A conversation with John Kaag and Jennifer Ratner-Rosenhagen on Nietzsche, philosophy, and life.
The news about Nietzsche, as you may have heard, is that the nastiest old name in German philosophy doesn’t scare us anymore. His most famous shout, that “God is dead,” reads now like showmanship from a minister’s kid. God, in any event, had the last word at Nietzsche’s madhouse death in the year 1900. Nietzsche had lived in Bismarck’s Germany, when Hitler was unimaginable. Even then he’d been an anti-nationalist, an enemy of anti-Semitism. Nietzsche had the aphoristic wit of Oscar Wilde, but said his soul-mate among thinkers was the self-reliant American sage Ralph Waldo Emerson.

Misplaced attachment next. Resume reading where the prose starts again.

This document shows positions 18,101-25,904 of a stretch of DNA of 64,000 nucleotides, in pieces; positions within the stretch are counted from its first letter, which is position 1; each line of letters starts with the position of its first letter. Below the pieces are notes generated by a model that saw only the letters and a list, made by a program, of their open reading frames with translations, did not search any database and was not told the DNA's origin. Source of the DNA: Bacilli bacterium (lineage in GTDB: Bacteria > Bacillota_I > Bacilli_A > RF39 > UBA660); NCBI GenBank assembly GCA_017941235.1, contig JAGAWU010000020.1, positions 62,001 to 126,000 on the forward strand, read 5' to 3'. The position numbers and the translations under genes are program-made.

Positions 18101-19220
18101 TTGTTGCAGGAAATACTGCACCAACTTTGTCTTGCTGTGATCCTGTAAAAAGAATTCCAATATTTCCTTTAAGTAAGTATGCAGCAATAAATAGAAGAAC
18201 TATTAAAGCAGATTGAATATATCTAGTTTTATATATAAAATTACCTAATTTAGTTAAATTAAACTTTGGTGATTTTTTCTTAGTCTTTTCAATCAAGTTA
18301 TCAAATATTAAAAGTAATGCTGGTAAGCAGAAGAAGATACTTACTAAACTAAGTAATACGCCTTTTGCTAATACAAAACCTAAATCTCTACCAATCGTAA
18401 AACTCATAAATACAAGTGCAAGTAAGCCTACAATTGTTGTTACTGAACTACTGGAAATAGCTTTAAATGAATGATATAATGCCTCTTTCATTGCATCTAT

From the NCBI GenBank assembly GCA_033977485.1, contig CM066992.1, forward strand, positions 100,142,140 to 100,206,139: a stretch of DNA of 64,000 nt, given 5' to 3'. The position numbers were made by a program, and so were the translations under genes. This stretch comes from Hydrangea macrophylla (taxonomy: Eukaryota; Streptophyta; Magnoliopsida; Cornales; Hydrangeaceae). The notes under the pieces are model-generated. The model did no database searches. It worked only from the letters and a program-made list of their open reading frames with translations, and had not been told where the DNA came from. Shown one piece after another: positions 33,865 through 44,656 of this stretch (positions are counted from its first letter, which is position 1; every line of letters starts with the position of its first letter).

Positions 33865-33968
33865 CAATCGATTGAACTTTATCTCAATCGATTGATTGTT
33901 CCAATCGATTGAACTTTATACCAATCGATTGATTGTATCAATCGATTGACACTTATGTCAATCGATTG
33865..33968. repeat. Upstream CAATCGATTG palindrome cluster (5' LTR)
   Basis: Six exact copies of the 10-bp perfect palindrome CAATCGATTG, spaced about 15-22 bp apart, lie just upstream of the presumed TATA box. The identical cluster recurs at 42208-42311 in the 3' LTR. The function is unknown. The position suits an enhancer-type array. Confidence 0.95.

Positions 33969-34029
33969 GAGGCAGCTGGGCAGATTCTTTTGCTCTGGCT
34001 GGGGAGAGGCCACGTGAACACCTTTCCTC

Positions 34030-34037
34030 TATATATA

We are back to college this hour with the late lunatic, ever the scariest iconoclast on campus, the now detoxified German philosopher with the bird’s-nest mustache, Friedrich Nietzsche. Among thinkers he was an incomparable phrase-maker, who declared the death of God, the eternal return and the Will to Power. The job in life, he thought, was to add style to one’s character, and he did it: the trick was “to say in ten sentences what everyone else says in a book—what everyone else does not say in a book,” and he mastered it. We feel several impulses here: One, to hear what draws college students to philosophy in the anxious atmosphere of 2019; Two, we wanted to hike through the Alps with Nietzsche alongside John Kaag, the American philosopher who took us through our own Emerson and Thoreau trails not so long ago. And Three, we were drawn by the fresh attention to Friedrich Nietzsche, who used to seem too cool for school, too funny, reckless, outrageous for polite company.